It’s often useful to make more than a single target file, or to collect several groups of commands into a single place. You can extend your makefile to do this. In the following example, you add a clean option that removes unwanted objects and an install option that moves the finished application to a different directory.

//Multiple targets
//Here’s the next version of the makefile,Makefile3:

all: myapp
# Which compiler
CC = gcc
# Where to install
INSTDIR = /usr/local/bin

# Where are include files kept
INCLUDE = .
# Options for development
CFLAGS = -g -Wall –ansi
# Options for release
# CFLAGS = -O -Wall –ansi
myapp: main.o 2.o 3.o
    $(CC) -o myapp main.o 2.o 3.o
main.o: main.c a.h
    $(CC) -I$(INCLUDE) $(CFLAGS) -c main.c
2.o: 2.c a.h b.h
    $(CC) -I$(INCLUDE) $(CFLAGS) -c 2.c
3.o: 3.c b.h c.h
    $(CC) -I$(INCLUDE) $(CFLAGS) -c 3.c
clean:
    -rm main.o 2.o 3.o
install: myapp
@if [ -d $(INSTDIR) ]; \
    then \
    cp myapp $(INSTDIR);\
    chmod a+x $(INSTDIR)/myapp;\
    chmod og-w $(INSTDIR)/myapp;\
    echo “Installed in $(INSTDIR)“;\
else \
    echo “Sorry, $(INSTDIR) does not exist”;\
fi

There are several things to notice in this makefile. First, the special target all still specifies only myapp as a target. Thus, when you execute make without specifying a target, the default behavior is to build the target myapp. The next important point concerns the two additional targets, clean and install . The clean target uses the rm command to remove the objects. The command starts with - , which tells make to ignore the result of the command, so make clean will succeed even if there are no objects and the rm command returns an error. The rules for making the target “clean” don’t specify clean as depending on anything; the rest of the line after clean: is blank. Thus the target is always considered out of date, and its rule is always executed if clean is specified as a target. The install target is dependent on myapp , so make knows that it must create myapp before carrying out other commands for making install . The rules for making install consist of some shell script commands. Because make invokes a shell for executing rules and uses a new shell for each rule, you must add backslashes so that all the script commands are on one logical line and are all passed together to a single invocation of the shell for execution. This command starts with an @sign, which tells make not to print the command on standard output before executing the rule.

Managing Libraries with make:-

When you’re working on larger projects, it’s often convenient to manage several compilation products using a library . Libraries are files, conventionally with the extension .a (for archive ), that contain a collection of object files. The make command has a special syntax for dealing with libraries that makes them very easy to manage. The syntax is lib(file.o) , which means the object file file.o , as stored in the library lib.a . The make command has a built-in rule for managing libraries that is usually equivalent to something like this:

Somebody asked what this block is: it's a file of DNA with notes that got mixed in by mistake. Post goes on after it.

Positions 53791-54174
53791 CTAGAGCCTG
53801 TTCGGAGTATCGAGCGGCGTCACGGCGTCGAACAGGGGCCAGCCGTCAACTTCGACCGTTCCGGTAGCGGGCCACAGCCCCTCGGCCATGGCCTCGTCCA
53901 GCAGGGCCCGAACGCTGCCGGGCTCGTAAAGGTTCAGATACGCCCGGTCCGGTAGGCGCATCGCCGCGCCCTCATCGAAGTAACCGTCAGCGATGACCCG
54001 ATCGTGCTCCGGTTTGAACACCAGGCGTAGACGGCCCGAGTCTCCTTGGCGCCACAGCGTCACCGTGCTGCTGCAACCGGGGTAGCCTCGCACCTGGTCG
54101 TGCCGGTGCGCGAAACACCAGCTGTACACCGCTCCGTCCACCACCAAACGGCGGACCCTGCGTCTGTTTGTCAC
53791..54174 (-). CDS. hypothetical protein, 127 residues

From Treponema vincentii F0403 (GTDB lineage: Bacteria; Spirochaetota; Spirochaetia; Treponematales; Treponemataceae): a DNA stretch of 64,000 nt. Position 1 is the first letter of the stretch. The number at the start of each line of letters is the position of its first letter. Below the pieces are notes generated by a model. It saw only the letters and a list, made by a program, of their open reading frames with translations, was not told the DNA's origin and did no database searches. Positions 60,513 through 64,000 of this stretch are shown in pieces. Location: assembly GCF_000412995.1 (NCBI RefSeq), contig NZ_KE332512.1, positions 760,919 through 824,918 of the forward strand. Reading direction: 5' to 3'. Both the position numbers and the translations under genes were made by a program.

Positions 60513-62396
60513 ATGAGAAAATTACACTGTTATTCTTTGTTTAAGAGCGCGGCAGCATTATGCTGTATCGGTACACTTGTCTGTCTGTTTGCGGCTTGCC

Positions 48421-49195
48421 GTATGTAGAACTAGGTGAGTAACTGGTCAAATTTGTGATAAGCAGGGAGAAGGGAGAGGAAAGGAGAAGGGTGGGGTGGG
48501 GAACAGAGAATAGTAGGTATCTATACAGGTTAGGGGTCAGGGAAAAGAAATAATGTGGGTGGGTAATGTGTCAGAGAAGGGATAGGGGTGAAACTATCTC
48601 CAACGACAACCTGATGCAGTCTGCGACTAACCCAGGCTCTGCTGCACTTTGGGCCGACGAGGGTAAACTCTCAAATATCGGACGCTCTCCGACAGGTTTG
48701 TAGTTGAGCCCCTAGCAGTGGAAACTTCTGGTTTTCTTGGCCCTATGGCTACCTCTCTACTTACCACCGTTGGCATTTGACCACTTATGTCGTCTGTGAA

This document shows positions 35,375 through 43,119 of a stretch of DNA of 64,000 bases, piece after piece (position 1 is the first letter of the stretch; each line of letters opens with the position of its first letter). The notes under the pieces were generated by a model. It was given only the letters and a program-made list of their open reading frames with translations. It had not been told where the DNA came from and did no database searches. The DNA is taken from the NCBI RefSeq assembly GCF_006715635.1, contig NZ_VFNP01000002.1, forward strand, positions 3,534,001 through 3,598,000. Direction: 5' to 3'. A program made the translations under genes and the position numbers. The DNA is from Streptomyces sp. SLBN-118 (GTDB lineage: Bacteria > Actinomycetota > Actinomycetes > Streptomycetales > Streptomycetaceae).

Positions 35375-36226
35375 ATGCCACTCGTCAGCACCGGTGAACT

.c.a:
    $(CC) -c $(CFLAGS) $<
    $(AR) $(ARFLAGS) $@ $*.o

The macros $(AR) and $(ARFLAGS) normally default to the command ar and the options rv, respectively. The rather terse syntax tells make that to get from a.c file to an .a library it must apply two rules:

1) The first rule says that it must compile the source file and generate an object.

2) The second rule says to use the ar command to revise the library, adding the new object file.

So, if you have a library fud , containing the file bas.o , in the first rule $< is replaced by bas.c . In the second rule $@ is replaced by the library fud.a and $* is replaced by the name bas.

//Managing Libraries: makefile:-

all: myapp
# Which compiler
CC = gcc
# Where to install
INSTDIR = /usr/local/bin
# Where are include files kept
INCLUDE = .
# Options for development
CFLAGS = -g -Wall –ansi
# Options for release
# CFLAGS = -O -Wall –ansi

# Local Libraries
MYLIB = mylib.a
myapp: main.o $(MYLIB)
    $(CC) -o myapp main.o $(MYLIB)
    $(MYLIB): $(MYLIB)(2.o) $(MYLIB)(3.o)
main.o: main.c a.h
2.o: 2.c a.h b.h
3.o: 3.c b.h c.h
clean:
    -rm main.o 2.o 3.o $(MYLIB)
install: myapp
    @if [ -d $(INSTDIR) ]; \
        then \
        cp myapp $(INSTDIR);\
        chmod a+x $(INSTDIR)/myapp;\
        chmod og-w $(INSTDIR)/myapp;\
        echo “Installed in $(INSTDIR)“;\
    else \
        echo “Sorry, $(INSTDIR) does not exist”;\
    fi

Notice how we allow the default rules to do most of the work. Now test your new version of the makefile

$rm -f myapp *.o mylib.a
$make -f Makefile5
gcc -g -Wall -ansi -c -o main.o main.c
gcc -g -Wall -ansi -c -o 2.o 2.c
ar rv mylib.a 2.o
a - 2.o
gcc -g -Wall -ansi -c -o 3.o 3.c
ar rv mylib.a 3.o
a - 3.o
gcc -o myapp main.o mylib.a

$touch c.h
$make -f Makefile5
gcc -g -Wall -ansi -c -o 3.o 3.c
ar rv mylib.a 3.o
r - 3.o
gcc -o myapp main.o mylib.a
$

How it works:-

You first delete all the objects and the library and allow make to build myapp , which it does by compiling and creating the library before linking main.o with the library to create myapp . You then test the dependency rule for 3.o , which tells make that, if c.h changes, then 3.c must be recompiled. It does this correctly, compiling 3.c and updating the library before re-linking to create a new myapp executable file.